Michael Jackson died ten years ago. His country administrator now reveals what happened to the pop star's fortune.  Ten years ago, entertainment lawyer John Branca and singer Michael Jackson revived their partnership, which once had catapulted prosperity and celebrity to new heights. Jackson was dead eight days later, but his role in Branca's life only grew.
Branca has also represented other top stars, but he believed Jackson was the greatest entertainer in history. He guided the singer through some of the most important episodes of his career, including the "Thriller" video of the King of Pop, his "bad" tour and the purchase of the Beatles song catalog. "Michael and I were pretty much the team in the 80s," Branca said in an AP interview in Los Angeles. The lawyer is now one of the two administrators of Jackson's estate.
After seven years of scarce contact, Jackson Branca returned on June 17, 2009. At that time, the 50-year-old entertainer performed for his scheduled recurring tour "This Is It". Branca went to Mexico on vacation, and there he received the news of Jackson's death on June 25. From that moment on, "Hell released," Branca says. He hurried back to the US and had his staff in a vault looking for a will he had created in 2002 with Jackson. In it, Branca, along with music director John McClain, was appointed manager of the estate. The heirs to the whole wealth were the singer's mother, whose children and charity purposes.
"He earned more than any living entertainer"
To Branca's surprise and grief for the rest of the Jackson family, this will was the last thing the singer had put on. "It was happy and it was scary," Branca says. "I welcomed it, it was in some way a reunion. I knew I could help and I knew John could help."
Jackson left nearly $ 500 million in debt and a damaged reputation despite his child's acquittal sexual abuse in 2005. At the end of 2016, the farm had received more than $ 1.3 billion, according to the latest court documents. "The farm managed incredibly well, the numbers speak for themselves," said Zack O & # 39; Malley Greenburg from Forbes magazine, who reported extensively in the yard. "He has earned more since his death than virtually every living entertainer."
The real estate administrators managed to do so through, among others, Jackson's share of the song catalogs Beatles and other musicians sold for a big win, renegotiated a giant recording contract with Sony, released three posthumous albums and developed some successful shows with Cirque du Soleil . The task was not easy, but Jackson had left them a gold mine. "This is the world's most beloved pop star in history. As good as we can be as managers, we couldn't have done that for Tommy James and Shondells," Branca laughs.
And Branca was able to build on his previous work for Jackson. He didn't come "as a cleaner," says Kenneth Abdo, a lawyer working for Prince Prince and other artists, but has nothing to do with Jackson. Branca "was an architect of these business, which would be the subject of his property."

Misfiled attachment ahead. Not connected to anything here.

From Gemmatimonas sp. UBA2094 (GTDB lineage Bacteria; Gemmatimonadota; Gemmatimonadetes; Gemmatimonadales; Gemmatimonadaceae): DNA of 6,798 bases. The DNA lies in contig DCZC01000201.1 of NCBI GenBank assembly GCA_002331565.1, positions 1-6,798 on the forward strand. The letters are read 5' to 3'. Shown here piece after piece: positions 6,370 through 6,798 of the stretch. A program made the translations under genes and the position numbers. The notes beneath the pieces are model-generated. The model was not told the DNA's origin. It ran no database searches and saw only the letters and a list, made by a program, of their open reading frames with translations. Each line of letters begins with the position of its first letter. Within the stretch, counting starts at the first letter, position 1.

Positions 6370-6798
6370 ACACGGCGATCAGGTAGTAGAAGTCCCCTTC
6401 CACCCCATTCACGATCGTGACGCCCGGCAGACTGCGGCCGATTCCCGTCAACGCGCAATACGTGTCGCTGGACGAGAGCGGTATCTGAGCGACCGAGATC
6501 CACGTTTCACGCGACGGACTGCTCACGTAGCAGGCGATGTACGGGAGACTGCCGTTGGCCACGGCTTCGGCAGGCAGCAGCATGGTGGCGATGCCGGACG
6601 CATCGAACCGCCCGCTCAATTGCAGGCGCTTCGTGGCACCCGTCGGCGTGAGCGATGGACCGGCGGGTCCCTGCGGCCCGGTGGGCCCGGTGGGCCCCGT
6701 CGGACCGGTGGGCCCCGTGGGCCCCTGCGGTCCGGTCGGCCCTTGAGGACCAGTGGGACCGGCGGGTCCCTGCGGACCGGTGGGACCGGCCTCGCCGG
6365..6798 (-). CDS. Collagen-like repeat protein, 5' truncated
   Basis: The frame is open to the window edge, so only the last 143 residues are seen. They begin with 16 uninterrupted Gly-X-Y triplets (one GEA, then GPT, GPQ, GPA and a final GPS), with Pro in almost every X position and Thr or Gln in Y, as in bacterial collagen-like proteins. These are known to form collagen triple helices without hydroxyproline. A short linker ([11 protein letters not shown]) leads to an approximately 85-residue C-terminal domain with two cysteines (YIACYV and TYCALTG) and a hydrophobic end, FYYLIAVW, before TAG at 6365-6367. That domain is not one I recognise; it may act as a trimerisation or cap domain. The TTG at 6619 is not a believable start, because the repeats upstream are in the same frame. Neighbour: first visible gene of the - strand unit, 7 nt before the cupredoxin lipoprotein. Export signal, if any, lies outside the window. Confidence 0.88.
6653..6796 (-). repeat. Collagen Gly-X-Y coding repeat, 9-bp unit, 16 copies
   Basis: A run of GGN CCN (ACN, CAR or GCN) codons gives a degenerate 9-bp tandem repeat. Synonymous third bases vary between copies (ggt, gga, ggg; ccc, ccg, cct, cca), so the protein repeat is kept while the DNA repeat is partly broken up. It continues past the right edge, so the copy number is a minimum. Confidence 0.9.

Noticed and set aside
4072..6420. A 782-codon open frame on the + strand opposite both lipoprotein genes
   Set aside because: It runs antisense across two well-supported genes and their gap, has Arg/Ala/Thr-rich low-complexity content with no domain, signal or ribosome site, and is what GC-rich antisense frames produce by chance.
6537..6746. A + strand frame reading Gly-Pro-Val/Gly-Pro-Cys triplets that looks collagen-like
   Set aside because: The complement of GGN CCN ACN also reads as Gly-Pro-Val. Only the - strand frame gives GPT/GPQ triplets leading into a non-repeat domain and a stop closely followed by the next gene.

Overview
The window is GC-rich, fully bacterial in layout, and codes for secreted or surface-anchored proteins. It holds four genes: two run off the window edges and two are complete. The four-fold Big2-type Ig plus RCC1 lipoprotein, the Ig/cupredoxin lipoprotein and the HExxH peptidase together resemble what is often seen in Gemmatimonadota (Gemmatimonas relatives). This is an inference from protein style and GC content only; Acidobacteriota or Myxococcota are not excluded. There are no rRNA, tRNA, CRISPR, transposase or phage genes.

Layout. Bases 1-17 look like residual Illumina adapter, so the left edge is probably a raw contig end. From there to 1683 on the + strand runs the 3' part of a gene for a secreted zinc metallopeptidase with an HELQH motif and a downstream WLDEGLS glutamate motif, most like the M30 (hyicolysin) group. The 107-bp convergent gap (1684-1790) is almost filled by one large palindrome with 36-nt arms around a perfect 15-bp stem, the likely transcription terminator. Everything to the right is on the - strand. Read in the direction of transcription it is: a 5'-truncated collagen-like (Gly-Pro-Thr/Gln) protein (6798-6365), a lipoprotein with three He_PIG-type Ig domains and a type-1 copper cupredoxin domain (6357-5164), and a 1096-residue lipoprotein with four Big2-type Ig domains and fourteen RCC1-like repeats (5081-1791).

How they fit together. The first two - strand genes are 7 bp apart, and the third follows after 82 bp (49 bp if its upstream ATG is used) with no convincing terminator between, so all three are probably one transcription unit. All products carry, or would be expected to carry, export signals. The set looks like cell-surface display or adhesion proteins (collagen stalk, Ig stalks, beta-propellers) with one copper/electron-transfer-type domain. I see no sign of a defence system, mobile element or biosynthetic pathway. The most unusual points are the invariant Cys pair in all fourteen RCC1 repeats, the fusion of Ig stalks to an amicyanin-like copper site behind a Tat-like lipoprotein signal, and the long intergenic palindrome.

Obviously, trials were also initiated against the freight administration, which had to handle courts. There have been several paternity traits, and one man claimed to have written every song on the albums "Thriller" and "Bad", Branca reminds. He and McClain had two main goals: to resolve Jackson's debt and restore his identity as a musician. "We had to show the real Michael, the true artist, not the sensation of the tabloid."
They used the video of the rehearsals for Jackson's planned tour. "You saw the true Michael, the great entertainer who masters his art, leading the whole band, not just a guy who shows up." The result was the movie "This Is It", which amounted to $ 261.2 million worldwide, becoming the highest-income music documentary and documentary ever – Jackson was back on top.
There were also some minor malformations. Fans doubted three tracks of the first posthumously released album that Jackson had sung on himself. Branca claims that it was actually Jackson, but that there should have been no doubt that led to average tracks. "We acted diligently – we talked to music experts, voice experts, we talked to the one who claimed they were singing – they said
But things would get worse: In January, Branca and his team got caught by "Leaving Neverland", a documentary produced by British Channel 4 and American television broadcaster HBO, just a few weeks later, premiered at the Sundance Film Festival, where two men spent a lot of time as a child with Jackson, explaining in their lifetime that he had not beaten her. The singer has repeatedly sexually abused them as a child.
Both men had already filed lawsuits in 2013 that were dismissed and brought an appeal and the procedure is for The real estate administration immediately responded with reference to the documentation as a redistribution of proven false claims by men who are after the money. The property administration brought an action against HBO. "If someone doesn't say the truth, the immediate reaction is to fight back," Branca says.
The documentary boycottes Jackson's music on a handful of radio stations, but had no widespread negative impact on popularity worldwide. The effect had been temporary, "as one of the tropical storms," Branca says. "He's over. Michael Jackson is alive and well, and he lives all over the world."
Back to homepage